Well, for one thing, Hanks and Ryan happen to be two performers who work enormously well together without giving you the feeling that you're watching the gears go 'round while they are doing so. Hanks, one of our current, and best, motion picture embodiments of innate decency, is effectively cast against type, playing someone who pragmatically conducts business but is not without feelings. Since someone had to be bouncy in this picture, Ryan, trying for a combination of conviviality and pluckiness, comes off as, I felt, striving to be a bit too bouncy, perky, and adorable. We're introduced to what type of character she is going to be in an early scene where she shimmies and bops around her apartment in the morning, readying to go to work and into the world for the day, while wearing loose-fitting p.j.'s. The camera seems to be trying to tell us she's "cute" by fixating on her caboose. Meg Ryan is indeed cute, but she doesn't have to waggle her behind at us to tell us so.

Nora Ephron is a director who tries hard -- sometimes too much so, as in her last film, Michael -- to conjure grace and charm from her material. This is a sore point, here, as this picture is an updating of The Shop Around the Corner, the 1940 Ernst Lubitsch film where James Stewart and Margaret Sullivan played shopworkers who meet at work everyday without knowing that they are writing letters to each other. Lubitsch was a director who -- along with such films as Trouble in Paradise, Ninotchka, and Cluny Brown (where Jennifer Jones scandalized the British upper-classes by defiantly announcing that she was a young, eligible woman who was passionate about -- gasp! -- plumbing) -- could create films that had the consistency, and delight, of a well turned-out souffle, with an air of evanescence that could make you feel like you were practically floating while watching the film. This is a rare, rare talent, and it would be unfair to expect Ephron, or anyone, to try and match it. (In fact, some very good directors have tried, and failed miserably.)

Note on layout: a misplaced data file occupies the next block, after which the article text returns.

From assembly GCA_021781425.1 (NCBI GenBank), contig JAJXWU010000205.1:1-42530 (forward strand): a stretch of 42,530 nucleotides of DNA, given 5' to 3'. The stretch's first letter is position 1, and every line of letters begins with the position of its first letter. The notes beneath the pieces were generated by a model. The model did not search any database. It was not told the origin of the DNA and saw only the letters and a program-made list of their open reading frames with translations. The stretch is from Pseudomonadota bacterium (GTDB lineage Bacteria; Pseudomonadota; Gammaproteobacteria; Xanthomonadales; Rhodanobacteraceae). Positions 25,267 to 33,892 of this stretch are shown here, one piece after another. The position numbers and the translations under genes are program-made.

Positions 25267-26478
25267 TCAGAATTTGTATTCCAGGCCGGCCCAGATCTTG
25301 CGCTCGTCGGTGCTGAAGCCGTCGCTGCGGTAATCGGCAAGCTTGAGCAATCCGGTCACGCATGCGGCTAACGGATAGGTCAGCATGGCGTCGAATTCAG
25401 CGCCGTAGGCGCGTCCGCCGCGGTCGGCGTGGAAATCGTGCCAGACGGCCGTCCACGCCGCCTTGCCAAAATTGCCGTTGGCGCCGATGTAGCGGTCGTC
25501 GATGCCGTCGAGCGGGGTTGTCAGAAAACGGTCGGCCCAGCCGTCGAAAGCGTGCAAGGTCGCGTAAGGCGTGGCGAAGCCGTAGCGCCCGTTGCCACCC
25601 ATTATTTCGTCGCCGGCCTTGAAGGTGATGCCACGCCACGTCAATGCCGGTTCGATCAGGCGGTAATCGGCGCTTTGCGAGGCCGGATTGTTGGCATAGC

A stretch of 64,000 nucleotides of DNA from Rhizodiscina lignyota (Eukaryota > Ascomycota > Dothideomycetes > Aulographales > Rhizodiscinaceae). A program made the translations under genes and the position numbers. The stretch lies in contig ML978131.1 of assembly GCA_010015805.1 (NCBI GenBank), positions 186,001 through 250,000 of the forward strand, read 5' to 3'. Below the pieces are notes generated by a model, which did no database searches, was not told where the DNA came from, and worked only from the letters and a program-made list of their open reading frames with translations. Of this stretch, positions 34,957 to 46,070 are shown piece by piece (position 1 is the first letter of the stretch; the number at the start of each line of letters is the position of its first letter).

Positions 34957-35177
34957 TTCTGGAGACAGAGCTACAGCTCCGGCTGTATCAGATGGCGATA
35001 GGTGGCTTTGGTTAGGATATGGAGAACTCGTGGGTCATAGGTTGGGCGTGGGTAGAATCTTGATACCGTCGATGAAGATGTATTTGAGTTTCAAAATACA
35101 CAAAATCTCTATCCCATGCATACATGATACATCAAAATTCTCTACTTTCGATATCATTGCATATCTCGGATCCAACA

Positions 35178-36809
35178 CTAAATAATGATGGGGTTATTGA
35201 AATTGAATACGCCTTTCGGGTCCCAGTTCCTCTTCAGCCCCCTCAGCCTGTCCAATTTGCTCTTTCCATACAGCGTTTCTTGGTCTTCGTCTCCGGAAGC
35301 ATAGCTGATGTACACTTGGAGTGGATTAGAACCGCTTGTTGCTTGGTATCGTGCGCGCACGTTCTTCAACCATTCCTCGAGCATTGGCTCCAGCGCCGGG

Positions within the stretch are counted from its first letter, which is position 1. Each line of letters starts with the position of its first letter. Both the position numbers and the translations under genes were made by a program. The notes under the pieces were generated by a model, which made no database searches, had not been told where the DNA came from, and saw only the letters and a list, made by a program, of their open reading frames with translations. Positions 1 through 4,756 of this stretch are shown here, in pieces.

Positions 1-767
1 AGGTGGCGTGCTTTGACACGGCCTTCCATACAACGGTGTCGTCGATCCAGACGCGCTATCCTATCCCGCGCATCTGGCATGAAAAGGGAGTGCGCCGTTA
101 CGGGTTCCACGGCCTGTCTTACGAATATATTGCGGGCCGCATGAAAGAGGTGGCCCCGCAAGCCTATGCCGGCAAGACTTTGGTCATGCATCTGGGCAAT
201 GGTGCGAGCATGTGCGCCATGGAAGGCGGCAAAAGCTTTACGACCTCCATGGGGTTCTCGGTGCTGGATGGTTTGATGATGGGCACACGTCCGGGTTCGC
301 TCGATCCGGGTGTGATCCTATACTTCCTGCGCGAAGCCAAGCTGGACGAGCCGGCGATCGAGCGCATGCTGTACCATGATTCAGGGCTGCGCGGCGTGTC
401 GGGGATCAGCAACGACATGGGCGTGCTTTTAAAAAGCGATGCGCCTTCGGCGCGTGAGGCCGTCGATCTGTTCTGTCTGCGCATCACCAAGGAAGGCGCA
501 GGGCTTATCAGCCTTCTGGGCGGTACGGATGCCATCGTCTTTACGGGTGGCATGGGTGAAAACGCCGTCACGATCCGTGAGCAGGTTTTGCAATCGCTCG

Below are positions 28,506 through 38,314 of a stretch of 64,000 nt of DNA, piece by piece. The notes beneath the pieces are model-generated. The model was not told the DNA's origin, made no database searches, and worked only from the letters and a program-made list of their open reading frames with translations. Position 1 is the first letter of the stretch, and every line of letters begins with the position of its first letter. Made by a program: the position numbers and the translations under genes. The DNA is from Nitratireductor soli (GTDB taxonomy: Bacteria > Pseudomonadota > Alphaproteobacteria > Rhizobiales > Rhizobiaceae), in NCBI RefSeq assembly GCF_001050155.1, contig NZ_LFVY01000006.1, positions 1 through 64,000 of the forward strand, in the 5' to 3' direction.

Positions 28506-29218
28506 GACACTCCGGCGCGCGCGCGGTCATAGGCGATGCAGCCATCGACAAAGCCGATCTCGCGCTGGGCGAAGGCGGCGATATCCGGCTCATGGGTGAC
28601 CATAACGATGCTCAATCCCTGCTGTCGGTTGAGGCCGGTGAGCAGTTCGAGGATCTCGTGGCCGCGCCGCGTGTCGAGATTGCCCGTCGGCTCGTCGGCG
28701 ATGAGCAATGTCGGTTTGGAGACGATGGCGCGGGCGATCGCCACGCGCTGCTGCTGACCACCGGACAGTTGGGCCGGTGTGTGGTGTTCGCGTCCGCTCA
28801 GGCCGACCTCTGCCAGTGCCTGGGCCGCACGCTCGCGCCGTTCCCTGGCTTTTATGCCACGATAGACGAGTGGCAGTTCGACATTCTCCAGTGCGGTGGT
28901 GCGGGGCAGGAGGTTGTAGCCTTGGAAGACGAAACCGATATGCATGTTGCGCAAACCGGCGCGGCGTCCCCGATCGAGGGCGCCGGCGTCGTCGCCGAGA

Ephron and her sister, Delia, who co-wrote the screenplay, have in many ways cleverly updated the material. While e-mail communications may have a one-step removed feel to them compared to letters that were penned by-hand, the Ephrons have included the use of another electronic Internet application that makes up for that. And the New York settings have the right, pleasant feel to them. Nora Ephron can move a story along smoothly, enable a good line of dialogue to play well, and can bring good performances forth from the performers she's working with. Along with Hanks, this includes Jean Stapleton, who is simply a doll playing a woman who is both Kathleen's friend and keeps books for her store; Steve Zahn, as one of the store's employees, who keeps turning out to not be as befuddled as we expect him to be; and Greg Kinnear, who plays Kathleen's fiance, a journalist for the iconoclastic New York "Observer". (Parker Posey, a usually fine performer, seems utterly keboxed in the role of Joe's girlfriend. She needn't worry, though, since, along with being stuck in a thankless role, there doesn't seem to be much of a role for her to play, here, anyway.)

But Ephron is also a by-the-numbers director: she sits down, sets her marbles and jacks before us on the table, and proceeds to methodically play them out. The picture, as a whole, seems to need something more -- pizazz, or daring, perhaps. Part of the enjoyment in watching the Lubitsch picture (or most Lubitsch pictures) was in seeing how he was going to sustain his initial premise. As the characters drew closer and closer to revealing themselves, there was an increasing sense of anticipation, and an element of doubt would emerge that could cause you to wonder -- even though you know you were watching two movie stars at-work on the screen -- if things just might possibly go against them. And if those expectations were met, how they would -- if at all -- get together before the end.

There's little or no doubt that Tom Hanks and Meg Ryan will get together at the end of this picture. The problem is that it seems to have been decided from the beginning, leaving one only to find out by what path they will do so. The picture feels comfortable, reassuring, prefabricated, cozy. That may be enough for most people. However, we deserve more.